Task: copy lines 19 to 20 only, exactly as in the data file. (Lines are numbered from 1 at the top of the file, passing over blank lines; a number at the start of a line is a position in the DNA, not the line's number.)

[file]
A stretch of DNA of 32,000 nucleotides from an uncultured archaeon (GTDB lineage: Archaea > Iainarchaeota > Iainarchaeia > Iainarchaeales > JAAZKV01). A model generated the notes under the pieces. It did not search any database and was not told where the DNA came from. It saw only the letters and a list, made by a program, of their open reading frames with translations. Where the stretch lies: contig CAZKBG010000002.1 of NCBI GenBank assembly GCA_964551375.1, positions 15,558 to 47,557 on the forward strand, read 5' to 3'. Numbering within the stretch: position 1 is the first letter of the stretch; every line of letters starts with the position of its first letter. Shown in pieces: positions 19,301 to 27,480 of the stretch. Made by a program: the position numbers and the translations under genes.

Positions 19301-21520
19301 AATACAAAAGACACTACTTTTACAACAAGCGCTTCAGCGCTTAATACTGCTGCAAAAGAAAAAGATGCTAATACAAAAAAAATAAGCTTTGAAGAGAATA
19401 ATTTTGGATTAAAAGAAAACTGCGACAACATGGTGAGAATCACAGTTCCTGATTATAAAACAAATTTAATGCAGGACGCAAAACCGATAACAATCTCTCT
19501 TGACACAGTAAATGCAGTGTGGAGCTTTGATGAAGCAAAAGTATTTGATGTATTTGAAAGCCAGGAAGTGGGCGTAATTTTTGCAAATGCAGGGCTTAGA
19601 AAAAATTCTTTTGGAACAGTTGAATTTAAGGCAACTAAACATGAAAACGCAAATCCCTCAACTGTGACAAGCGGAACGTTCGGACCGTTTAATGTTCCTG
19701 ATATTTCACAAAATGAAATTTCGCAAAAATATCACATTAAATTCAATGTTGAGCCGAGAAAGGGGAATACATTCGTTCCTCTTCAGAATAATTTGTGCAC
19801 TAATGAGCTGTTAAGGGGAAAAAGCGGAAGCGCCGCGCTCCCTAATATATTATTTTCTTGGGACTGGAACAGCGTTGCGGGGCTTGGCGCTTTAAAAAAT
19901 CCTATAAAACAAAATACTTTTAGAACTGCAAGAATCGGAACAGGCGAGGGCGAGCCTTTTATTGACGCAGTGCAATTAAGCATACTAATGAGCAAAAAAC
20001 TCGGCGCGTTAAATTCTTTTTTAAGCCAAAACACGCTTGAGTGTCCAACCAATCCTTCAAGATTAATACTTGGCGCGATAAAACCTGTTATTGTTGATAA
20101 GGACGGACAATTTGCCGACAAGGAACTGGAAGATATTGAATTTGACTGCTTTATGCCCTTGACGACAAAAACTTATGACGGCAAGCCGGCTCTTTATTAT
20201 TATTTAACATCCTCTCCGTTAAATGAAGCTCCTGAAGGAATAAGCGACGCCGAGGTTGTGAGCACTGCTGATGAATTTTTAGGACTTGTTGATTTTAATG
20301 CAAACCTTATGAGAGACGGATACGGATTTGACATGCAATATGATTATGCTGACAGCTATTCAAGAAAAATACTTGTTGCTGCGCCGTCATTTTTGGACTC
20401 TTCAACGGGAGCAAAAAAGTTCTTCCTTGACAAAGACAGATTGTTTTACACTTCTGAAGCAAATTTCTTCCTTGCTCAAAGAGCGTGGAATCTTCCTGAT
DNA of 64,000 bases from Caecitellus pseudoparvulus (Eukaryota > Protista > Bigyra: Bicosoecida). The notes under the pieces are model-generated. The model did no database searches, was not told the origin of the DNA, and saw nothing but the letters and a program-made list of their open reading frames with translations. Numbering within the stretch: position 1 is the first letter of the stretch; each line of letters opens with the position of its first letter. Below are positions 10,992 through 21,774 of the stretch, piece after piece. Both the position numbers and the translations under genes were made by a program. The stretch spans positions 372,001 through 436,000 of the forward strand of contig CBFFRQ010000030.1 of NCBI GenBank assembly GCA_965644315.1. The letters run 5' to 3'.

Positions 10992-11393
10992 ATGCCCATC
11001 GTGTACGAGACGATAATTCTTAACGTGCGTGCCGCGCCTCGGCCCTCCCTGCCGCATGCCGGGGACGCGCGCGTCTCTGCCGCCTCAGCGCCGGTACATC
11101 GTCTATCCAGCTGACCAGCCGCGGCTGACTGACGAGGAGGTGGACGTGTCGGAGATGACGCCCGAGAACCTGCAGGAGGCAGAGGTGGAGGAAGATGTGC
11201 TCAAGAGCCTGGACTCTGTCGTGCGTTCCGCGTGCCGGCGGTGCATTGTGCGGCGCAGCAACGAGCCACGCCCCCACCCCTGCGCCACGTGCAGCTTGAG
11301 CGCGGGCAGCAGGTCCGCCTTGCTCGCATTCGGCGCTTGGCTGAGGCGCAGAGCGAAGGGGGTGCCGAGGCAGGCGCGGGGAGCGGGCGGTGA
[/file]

11101 GTCTATCCAGCTGACCAGCCGCGGCTGACTGACGAGGAGGTGGACGTGTCGGAGATGACGCCCGAGAACCTGCAGGAGGCAGAGGTGGAGGAAGATGTGC
11201 TCAAGAGCCTGGACTCTGTCGTGCGTTCCGCGTGCCGGCGGTGCATTGTGCGGCGCAGCAACGAGCCACGCCCCCACCCCTGCGCCACGTGCAGCTTGAG